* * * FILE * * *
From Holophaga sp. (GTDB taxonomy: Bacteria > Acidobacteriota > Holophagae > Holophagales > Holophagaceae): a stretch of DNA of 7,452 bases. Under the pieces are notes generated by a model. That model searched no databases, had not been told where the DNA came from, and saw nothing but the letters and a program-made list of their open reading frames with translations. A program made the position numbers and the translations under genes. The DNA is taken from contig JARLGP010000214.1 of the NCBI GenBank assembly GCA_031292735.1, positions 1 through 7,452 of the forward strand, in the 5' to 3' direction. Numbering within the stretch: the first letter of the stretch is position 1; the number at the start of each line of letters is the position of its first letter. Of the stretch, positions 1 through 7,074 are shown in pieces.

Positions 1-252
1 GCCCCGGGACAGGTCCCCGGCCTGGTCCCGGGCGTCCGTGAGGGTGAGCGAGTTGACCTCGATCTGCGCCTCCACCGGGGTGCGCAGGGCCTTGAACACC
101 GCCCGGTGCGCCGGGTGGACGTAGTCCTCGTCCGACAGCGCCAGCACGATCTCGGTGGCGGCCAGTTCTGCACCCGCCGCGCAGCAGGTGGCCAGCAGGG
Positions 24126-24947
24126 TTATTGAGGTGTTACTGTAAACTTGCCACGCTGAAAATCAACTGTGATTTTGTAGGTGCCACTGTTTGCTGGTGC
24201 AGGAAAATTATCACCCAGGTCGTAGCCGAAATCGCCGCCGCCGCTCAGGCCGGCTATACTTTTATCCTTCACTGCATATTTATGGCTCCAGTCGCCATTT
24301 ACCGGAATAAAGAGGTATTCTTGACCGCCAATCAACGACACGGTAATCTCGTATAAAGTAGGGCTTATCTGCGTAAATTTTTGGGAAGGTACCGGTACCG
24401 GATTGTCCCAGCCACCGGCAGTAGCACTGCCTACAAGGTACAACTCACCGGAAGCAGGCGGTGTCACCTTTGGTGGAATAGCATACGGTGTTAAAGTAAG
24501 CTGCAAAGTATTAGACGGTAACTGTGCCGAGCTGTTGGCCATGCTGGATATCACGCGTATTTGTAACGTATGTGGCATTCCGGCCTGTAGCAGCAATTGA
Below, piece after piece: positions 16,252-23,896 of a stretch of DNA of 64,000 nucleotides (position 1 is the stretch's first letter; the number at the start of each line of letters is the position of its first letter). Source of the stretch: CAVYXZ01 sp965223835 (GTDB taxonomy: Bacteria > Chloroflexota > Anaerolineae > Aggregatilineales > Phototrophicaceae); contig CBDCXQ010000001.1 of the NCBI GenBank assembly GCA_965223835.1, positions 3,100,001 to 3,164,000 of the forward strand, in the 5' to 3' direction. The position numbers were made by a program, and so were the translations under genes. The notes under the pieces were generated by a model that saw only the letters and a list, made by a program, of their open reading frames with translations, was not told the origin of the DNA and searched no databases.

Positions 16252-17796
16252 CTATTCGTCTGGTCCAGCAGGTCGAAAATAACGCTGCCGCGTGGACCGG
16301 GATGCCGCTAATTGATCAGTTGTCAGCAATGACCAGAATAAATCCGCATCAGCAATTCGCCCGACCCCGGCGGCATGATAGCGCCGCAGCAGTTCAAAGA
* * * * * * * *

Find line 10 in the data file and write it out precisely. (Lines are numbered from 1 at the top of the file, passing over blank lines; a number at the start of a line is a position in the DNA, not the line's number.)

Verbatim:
24501 CTGCAAAGTATTAGACGGTAACTGTGCCGAGCTGTTGGCCATGCTGGATATCACGCGTATTTGTAACGTATGTGGCATTCCGGCCTGTAGCAGCAATTGA